FOX Sports Asia AFC Champions League Team of the Tournament

Gabriel Tan Gabriel Tan

After 11 months of riveting action, Asian football’s premier club competition came to a close last Saturday with Urawa Red Diamonds winning the 2017 AFC Champions League.

A 2-1 aggregate win over Al Hilal in the final saw the Reds crowned as champions of Asia for a second time, a decade after they first won the tournament.

As we look back on another memorable edition of the ACL, FOX Sports Asia has a go at picking our best XI of the season.

Remarkably, we’ve picked only three players from champions Urawa along with their coach, although that highlights how much their triumph came from a well-rounded team effort.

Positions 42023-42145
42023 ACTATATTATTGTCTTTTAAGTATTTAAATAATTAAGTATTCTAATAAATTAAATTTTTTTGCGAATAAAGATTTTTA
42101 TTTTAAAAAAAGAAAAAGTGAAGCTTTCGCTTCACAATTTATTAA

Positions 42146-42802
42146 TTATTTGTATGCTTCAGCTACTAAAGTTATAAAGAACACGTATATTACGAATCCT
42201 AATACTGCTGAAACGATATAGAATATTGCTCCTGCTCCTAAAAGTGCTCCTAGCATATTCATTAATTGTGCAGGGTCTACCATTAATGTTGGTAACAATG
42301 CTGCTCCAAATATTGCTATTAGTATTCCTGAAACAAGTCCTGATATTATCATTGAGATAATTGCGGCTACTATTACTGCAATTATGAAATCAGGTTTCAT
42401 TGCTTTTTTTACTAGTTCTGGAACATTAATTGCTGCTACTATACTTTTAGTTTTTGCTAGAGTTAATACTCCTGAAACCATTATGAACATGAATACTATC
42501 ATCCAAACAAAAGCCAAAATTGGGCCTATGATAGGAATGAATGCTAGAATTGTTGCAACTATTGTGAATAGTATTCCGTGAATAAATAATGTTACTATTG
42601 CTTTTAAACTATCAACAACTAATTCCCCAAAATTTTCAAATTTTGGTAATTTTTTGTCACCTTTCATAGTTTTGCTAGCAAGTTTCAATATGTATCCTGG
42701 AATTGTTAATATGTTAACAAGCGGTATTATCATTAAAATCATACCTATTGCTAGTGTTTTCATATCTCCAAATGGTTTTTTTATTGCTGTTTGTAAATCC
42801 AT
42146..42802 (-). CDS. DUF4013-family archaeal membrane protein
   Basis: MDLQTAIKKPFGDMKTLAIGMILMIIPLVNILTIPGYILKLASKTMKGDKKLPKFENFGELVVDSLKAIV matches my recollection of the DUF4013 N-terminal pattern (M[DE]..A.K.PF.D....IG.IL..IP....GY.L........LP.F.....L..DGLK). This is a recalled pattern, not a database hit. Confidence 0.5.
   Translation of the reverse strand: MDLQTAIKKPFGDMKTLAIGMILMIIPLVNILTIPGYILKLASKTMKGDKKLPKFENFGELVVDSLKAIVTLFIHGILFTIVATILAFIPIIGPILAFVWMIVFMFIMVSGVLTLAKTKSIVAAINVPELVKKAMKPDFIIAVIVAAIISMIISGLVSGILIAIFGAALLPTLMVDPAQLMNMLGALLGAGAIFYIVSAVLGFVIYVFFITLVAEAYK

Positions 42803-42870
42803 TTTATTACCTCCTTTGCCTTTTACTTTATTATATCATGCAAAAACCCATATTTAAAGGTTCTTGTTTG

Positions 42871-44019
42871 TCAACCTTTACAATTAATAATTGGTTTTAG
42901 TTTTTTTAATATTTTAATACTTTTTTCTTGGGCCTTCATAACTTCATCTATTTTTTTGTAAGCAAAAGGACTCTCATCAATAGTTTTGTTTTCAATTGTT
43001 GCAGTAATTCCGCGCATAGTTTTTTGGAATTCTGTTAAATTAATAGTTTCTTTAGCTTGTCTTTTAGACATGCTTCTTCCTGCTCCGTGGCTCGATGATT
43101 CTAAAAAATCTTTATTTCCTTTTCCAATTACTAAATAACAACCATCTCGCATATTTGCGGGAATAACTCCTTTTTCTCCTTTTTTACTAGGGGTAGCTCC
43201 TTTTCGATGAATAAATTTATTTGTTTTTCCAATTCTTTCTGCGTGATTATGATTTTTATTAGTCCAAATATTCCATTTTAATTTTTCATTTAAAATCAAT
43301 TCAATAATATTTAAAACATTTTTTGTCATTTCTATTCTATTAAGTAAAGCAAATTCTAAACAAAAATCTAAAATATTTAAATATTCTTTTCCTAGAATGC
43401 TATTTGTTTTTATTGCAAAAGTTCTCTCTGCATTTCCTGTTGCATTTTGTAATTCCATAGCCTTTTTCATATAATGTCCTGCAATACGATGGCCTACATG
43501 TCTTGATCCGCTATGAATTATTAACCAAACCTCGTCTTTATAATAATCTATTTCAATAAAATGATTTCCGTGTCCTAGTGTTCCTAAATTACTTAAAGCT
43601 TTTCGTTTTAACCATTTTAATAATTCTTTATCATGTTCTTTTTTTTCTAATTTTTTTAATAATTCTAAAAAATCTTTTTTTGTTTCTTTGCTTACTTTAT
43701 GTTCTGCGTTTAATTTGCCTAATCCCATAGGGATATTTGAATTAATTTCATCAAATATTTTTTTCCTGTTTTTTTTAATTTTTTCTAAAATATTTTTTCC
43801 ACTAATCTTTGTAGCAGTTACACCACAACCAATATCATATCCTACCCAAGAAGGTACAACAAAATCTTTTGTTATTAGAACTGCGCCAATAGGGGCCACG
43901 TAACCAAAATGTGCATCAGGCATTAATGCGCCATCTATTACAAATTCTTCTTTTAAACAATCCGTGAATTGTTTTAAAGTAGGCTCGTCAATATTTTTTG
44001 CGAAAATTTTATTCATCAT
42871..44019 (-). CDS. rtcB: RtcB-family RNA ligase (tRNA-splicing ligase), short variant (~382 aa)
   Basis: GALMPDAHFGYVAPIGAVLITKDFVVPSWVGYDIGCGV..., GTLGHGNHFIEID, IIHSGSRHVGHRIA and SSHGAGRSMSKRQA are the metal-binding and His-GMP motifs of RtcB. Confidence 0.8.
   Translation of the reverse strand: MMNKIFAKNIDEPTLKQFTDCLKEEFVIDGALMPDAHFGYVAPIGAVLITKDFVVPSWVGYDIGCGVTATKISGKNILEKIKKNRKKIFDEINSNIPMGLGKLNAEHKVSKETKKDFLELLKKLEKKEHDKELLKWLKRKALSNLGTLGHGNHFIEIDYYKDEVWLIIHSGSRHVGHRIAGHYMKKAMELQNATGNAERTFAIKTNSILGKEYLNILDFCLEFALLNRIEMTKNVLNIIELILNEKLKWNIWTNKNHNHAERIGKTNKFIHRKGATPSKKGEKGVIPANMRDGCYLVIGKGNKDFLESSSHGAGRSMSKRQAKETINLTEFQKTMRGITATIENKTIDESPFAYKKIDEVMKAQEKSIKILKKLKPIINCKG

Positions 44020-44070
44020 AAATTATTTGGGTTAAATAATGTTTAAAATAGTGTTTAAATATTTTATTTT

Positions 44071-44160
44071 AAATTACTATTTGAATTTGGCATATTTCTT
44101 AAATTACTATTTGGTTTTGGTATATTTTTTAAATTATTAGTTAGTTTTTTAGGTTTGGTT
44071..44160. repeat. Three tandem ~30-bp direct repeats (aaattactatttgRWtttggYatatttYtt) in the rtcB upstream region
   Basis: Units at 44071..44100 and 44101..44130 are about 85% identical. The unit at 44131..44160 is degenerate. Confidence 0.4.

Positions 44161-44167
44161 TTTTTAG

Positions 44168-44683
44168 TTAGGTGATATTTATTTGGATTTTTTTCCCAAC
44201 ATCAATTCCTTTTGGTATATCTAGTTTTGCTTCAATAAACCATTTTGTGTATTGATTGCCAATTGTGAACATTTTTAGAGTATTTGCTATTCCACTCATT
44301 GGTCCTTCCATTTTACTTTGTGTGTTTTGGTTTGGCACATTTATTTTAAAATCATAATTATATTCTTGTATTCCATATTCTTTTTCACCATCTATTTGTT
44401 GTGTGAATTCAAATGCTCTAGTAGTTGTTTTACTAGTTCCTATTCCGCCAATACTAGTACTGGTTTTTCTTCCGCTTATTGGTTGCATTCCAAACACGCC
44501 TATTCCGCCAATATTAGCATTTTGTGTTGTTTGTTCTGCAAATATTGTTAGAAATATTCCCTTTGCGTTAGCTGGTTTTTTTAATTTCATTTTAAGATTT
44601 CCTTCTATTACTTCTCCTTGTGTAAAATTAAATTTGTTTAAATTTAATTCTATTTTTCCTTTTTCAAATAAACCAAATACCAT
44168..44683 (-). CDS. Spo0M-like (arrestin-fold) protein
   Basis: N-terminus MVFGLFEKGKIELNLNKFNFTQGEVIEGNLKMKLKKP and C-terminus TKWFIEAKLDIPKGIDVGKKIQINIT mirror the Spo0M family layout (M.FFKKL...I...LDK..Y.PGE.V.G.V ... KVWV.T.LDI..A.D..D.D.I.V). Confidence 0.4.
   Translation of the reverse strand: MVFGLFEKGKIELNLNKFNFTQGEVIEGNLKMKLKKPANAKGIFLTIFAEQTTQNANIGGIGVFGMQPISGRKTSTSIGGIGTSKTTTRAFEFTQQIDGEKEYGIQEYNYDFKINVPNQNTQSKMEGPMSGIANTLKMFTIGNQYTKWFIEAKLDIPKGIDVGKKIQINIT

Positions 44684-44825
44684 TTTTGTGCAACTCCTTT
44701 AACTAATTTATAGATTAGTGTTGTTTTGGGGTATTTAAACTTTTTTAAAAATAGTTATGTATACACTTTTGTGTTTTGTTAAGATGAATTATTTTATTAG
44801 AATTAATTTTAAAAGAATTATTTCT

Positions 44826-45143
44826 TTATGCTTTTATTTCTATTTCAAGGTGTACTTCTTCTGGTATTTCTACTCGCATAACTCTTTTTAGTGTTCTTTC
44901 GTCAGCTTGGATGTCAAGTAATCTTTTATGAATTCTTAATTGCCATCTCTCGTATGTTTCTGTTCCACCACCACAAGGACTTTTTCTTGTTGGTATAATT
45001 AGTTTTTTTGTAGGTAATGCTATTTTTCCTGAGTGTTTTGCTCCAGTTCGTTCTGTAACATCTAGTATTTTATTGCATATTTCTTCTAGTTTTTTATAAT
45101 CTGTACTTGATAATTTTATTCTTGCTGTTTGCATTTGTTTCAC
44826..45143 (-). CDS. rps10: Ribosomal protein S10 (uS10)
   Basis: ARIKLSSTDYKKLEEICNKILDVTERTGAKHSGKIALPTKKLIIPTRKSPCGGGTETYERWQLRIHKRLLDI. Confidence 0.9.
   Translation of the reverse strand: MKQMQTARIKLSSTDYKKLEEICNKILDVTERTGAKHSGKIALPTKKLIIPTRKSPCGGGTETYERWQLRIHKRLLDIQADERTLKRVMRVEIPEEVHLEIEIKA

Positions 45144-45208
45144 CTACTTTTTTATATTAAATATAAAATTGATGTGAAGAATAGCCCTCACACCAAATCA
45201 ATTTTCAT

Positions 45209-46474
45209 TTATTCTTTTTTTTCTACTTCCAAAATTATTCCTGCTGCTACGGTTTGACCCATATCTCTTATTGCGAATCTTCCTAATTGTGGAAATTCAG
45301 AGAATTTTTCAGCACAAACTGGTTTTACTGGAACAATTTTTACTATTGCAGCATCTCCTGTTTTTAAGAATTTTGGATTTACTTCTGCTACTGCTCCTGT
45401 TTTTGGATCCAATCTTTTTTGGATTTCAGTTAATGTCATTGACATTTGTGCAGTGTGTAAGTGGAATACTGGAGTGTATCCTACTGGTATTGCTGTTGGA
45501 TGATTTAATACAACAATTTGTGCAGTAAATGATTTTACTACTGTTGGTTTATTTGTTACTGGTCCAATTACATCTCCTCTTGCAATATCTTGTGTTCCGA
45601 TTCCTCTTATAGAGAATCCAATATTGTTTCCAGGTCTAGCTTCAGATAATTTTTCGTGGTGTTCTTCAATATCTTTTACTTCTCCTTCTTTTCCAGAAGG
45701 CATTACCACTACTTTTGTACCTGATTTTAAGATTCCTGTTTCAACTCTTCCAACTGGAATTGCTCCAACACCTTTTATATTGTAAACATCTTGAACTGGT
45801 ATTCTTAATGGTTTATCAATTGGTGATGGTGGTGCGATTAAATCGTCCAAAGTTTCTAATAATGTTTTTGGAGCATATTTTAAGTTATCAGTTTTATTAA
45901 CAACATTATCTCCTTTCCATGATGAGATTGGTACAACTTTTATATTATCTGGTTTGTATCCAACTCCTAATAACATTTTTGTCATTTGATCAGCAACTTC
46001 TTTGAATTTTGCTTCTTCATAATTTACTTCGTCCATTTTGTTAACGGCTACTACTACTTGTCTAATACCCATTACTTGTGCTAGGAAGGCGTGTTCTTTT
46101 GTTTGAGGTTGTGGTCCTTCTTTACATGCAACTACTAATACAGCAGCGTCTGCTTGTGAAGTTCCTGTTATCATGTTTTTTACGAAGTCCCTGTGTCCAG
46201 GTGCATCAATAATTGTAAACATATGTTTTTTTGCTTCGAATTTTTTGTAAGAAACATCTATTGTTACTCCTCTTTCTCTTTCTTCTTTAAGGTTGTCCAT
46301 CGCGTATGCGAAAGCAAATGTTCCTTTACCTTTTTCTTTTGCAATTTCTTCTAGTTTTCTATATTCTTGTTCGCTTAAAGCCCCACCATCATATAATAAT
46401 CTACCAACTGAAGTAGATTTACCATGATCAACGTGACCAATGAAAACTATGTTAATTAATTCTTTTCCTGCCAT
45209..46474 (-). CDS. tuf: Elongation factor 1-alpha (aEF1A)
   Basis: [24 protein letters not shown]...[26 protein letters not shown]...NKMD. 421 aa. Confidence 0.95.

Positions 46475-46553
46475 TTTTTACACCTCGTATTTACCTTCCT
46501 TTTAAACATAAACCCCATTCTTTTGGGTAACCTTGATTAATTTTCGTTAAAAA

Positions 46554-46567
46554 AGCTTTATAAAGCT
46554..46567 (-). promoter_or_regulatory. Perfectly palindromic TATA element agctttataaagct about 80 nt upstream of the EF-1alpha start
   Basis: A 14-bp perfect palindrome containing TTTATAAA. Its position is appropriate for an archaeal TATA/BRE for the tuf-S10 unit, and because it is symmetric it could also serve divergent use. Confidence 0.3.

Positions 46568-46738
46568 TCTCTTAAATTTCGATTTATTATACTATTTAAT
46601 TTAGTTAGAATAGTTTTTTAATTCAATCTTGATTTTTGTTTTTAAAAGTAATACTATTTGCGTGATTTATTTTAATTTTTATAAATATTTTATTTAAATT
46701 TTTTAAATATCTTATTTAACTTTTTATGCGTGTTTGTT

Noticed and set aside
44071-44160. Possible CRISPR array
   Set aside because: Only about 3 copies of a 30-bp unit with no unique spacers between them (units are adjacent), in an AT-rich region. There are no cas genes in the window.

On the other hand, five players from Al Hilal have been recognised for their individual brilliance, while semi-finalists Shanghai SIPG and Persepolis, as well as Guangzhou Evergrande – who were eliminated in the last eight – get one nod each.

Goalkeeper: Shusaku Nishikawa (Urawa Red Diamonds)

In the end, it was down to Shusaku Nishikawa and his Al Hilal counterpart Abdullah Al-Mayouf.

Both kept five clean sheets throughout the tournament and, although Al-Mayouf conceded one less goal, we have gone with Nishikawa for producing the goods when it really mattered.

In the final first leg, Al Hilal could have easily won by five goals were it not for the brilliance of Nishikawa, who twice denied top scorer Omar Kharbin from point-blank range.

Right-back: Mohammed Al-Burayk (Al Hilal)

There is a old-fashioned conception that right-backs are the most boring players on the field, focusing mainly on preventing their opponents from providing the thrills. Even left-backs are at least (most of the time) left-footed, which makes them slightly more special.